9. #9
    Join Date
    Jan 2005
    Location
    Bakersfield, CA
    Posts
    209
    Irascible, sorry to butt in on this issue, but...

    I am really impressed with your website and I was just wondering how it is working for you. You have obviously put a lot of time and thought into the topics and links.

    Has it paid off in new business, or is it just for your personal satisfaction?

  10. #10
    Join Date
    Nov 2001
    Location
    Seattle, WA
    Posts
    7,711
    Originally posted by dash
    It really up to you.

    Growing pains are many,but it can be worthwhile.

    If you stay small,do yourslf a favor,charge close to what the larger companies do,make more on less work,and put that money into a retirement fund ,or save it to grow on later.

    To many ,work very hard ,for a very long time and end up with very little in the end.
    Dash is right almost as usual

    The first things most guys who head out on their own do is price themselves for failure not realizing the true cost of this business. If anything, stay at the market BUT, mostly, understand your own TRUE cost and price yourself accordingly. The feeling of having more mony left over at the end of the month along with being able to invest back into the business is one of the greatest feeling there is. Being able to afford the necessary tools, training and time off keeps you even sharper then your competitors who are driving themselves into the ground. We all know them. Some of "them" are us.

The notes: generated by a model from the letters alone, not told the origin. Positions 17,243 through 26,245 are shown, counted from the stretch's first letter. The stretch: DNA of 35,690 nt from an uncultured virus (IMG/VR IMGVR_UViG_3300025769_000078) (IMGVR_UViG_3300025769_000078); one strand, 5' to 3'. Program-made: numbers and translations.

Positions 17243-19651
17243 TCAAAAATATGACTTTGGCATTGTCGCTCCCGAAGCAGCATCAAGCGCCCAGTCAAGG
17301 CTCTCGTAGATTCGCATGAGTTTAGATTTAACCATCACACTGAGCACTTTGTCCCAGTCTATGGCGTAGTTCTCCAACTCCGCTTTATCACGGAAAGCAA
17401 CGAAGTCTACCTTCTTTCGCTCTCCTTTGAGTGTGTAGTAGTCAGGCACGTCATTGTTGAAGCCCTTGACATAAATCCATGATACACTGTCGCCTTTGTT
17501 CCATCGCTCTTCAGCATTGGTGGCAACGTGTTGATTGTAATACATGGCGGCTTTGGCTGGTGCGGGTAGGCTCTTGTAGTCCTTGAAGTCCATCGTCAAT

I mainly do troubleshooting. My tools are top notch, many and expensive so I charge more. But my customers don't complain because I get the job done where others have failed usually over and over again. And they are impressed when I leave one of my expensive temperature/humidity recorders at their home/business/complex/wine cooler/pool room, etc so they can see in hard copy that their system is truly working the way is was designed. Plus they know I just left an $500 to $800 instrument at their place so I must be pretty sure I'm gonna get the job done or they can hold my instrument hostage.